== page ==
Macroeconomics aside, the most technical outcome of Article 6 relates to additionality: the single most important determinant of carbon quality. The term refers to the likelihood that any given offset credit leads to a tonne of CO₂e being avoided or sequestered that would not have otherwise happened. Considering that counterfactual scenarios cannot be observed, this is inherently difficult to accurately discern. Nevertheless, it is an essential mechanism without which there would be neither issuance nor a tradable instrument.
Accreditors have historically treated additionality as a binary question in order to determine whether credits can be issued. The CDM and other independent standards have allowed a blanket formula to be used for calculating baseline carbon emissions, whereas the new UN mechanism demands that tailored baseline estimates are determined to reflect the circumstances of individual countries, as reported in their NDCs¹³.
This will likely change the way independent standards evaluate additionality too¹⁴. The headline of all of this? Assessing offset quality just got (even) harder.
How additionality should be assessed against host countries’ plans for future environmental regulations is a question that still needs answers. As it stands, there is scope for perverse incentives since governments may be tempted to lower climate ambition in order to maximise carbon credit revenues.
These new developments demand a forward-thinking approach to additionality, wherein changing policy environments are accounted for and compared relatively across national (and even regional) borders. Regular monitoring and transparent reporting on individual countries’ NDCs are crucial for the sustained reliability of this process¹⁵.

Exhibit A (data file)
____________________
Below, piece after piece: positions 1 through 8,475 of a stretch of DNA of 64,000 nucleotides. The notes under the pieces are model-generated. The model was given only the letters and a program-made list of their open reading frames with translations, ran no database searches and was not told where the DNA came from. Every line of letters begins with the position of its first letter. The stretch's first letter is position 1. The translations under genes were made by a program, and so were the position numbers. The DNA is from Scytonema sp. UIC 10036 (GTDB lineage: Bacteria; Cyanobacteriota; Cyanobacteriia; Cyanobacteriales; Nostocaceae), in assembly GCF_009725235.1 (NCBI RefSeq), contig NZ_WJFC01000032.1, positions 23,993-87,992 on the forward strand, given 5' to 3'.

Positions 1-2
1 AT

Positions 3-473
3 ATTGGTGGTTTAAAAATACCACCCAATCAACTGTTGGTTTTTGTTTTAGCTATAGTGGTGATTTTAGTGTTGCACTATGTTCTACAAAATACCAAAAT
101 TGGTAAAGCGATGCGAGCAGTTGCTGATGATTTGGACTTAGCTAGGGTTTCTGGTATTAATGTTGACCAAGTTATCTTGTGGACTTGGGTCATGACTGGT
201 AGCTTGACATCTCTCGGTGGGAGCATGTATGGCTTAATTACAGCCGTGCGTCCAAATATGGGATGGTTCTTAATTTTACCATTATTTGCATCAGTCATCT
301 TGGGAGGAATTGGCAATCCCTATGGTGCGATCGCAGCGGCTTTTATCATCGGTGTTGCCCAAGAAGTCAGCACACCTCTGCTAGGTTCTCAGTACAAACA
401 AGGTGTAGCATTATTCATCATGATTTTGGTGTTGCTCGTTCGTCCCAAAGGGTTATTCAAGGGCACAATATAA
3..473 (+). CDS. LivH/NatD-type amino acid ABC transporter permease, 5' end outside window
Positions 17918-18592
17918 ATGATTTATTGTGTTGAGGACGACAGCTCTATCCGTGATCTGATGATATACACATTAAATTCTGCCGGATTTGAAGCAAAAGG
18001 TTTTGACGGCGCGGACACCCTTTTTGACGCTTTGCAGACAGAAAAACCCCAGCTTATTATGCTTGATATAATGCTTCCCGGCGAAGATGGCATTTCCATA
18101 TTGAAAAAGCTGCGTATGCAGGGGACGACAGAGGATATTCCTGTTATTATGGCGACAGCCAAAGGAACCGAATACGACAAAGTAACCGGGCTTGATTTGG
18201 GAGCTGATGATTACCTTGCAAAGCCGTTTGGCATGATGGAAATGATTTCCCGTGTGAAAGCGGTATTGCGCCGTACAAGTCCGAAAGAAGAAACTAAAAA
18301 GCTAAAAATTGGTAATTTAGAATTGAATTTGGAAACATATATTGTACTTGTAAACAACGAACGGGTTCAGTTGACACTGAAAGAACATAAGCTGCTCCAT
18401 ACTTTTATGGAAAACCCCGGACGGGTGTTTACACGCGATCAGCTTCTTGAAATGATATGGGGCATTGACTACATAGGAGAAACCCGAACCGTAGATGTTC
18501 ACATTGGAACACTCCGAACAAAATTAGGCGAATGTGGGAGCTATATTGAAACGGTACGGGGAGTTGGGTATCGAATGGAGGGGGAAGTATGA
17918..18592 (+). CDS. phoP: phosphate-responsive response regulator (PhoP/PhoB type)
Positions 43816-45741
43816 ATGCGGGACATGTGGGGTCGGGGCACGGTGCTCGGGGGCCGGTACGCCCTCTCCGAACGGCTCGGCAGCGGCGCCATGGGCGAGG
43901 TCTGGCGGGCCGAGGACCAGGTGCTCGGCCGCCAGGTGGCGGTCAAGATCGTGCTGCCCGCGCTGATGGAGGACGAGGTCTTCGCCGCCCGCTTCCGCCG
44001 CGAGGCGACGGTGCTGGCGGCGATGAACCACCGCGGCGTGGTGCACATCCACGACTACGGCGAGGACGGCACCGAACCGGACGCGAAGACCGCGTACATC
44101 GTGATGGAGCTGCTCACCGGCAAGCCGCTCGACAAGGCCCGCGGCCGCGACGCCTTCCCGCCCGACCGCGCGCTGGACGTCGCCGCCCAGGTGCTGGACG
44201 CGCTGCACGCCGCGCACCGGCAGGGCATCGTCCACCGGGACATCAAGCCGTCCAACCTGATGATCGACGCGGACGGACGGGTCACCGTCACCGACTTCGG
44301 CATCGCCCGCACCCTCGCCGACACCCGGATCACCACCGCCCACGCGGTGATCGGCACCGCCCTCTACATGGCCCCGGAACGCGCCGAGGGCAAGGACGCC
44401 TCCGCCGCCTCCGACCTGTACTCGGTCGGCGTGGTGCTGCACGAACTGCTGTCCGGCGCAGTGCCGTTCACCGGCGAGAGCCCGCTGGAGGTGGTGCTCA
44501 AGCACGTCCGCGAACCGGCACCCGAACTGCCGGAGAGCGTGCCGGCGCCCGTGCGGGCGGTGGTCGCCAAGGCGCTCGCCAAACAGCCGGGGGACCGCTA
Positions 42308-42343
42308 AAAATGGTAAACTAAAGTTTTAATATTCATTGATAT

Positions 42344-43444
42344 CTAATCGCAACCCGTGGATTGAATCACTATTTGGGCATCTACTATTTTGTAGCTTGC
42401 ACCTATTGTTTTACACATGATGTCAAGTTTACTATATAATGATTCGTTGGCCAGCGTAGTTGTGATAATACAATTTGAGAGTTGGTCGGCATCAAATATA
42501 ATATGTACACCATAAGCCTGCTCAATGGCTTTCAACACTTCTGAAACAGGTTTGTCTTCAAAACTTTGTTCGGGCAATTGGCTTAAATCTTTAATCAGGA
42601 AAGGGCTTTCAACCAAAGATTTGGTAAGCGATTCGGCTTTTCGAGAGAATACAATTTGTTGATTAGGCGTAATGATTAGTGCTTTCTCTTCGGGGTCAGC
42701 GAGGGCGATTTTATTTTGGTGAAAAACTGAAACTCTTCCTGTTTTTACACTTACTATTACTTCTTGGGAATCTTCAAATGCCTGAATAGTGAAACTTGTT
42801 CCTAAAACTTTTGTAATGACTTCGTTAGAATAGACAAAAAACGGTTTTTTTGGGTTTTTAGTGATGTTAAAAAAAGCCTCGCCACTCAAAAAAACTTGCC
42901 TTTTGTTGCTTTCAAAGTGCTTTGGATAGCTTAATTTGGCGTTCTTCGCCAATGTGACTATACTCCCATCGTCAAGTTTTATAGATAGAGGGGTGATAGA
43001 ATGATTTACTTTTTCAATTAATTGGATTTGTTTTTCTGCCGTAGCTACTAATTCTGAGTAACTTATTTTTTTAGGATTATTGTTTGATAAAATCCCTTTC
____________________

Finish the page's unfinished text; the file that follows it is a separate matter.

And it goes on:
One thing is for certain; Article 6 has forced a paradigm shift. Notions of project-based baselines and additionality associated with the Kyoto Mechanisms/CDM have been transformed into the ambition raising concept of Article 6, yet how host countries will implement the marriage of NDCs and Article 6 remains to be seen¹⁶.
SA timely entrance
Introducing the world’s first API and web-based intelligence platform providing data analytics for the VCM: BeZero Carbon Markets (BCM). Not all carbon offsets are born equal, and while each credit intends to avoid or sequester a full tonne of CO₂e, rarely is this the reality.
BCM uses a six-risk factor framework to provide clarity and transparency for the VCM. It assesses the efficacy of carbon projects in order to provide research ratings; combining climatic and earth sciences, sell-side financial research, data and technology, engineering, and public policy. By providing an indication of the likelihood that an offset credit does what it says on the tin, BCM helps the whole value chain to navigate complex carbon markets. This includes project developers, investors, intermediaries and end consumers.
In a post-Glasgow environment, with clear signs that the market is ripe yet without the tools to inform smart investment decisions, BCM offers a means for interrogating and comparing credits to ensure value for money and maximum climate benefits.
What’s next for the VCM?
Although the final rules of Article 6 still require further tweaking, the agreement at COP26 has undoubtedly staked a claim for carbon markets and confirmed that the VCM will form a crucial part of the fight against climate change. The processes adopted in Glasgow provide a solid foundation for private and public actors to employ market-based mechanisms to meet their climate goals, and contribute towards the UN Sustainable Development Agenda. Now, time is of the essence for new structures and implementation processes to be developed.
As for next steps, a number of work programmes have come out of Glasgow to hopefully iron out the fine details, which should be finalised at the next COP in Egypt next year.
The new UN body created by Article 6.4 will meet twice in 2022. Updates to the NDCs are also expected in 2022¹⁷. UN’s ICAO’s Technical Advisory Body will reassess CORSIA units’ eligibility for compliance beyond the 2021–2023 pilot phase¹⁸.
Meanwhile, the aforementioned VCMI report to be released next April should provide clearer implementation guidelines for VCM participants — watch this space.
- ¹UNFCCC (2021)
- ²Ecoystem Marketplace (2021)
- ⁴ICROA (2021)
- ⁵Clifford Chance (2021)
- ⁶EURACTIV (2021)
- ⁷Rosales et al. (2021)
- ⁸Schneider (2021)
- ⁹ICROA (2021)
- ¹⁰VCMI (2021)
- ¹¹Gold Standard (2021)
- ¹²Verra (2021)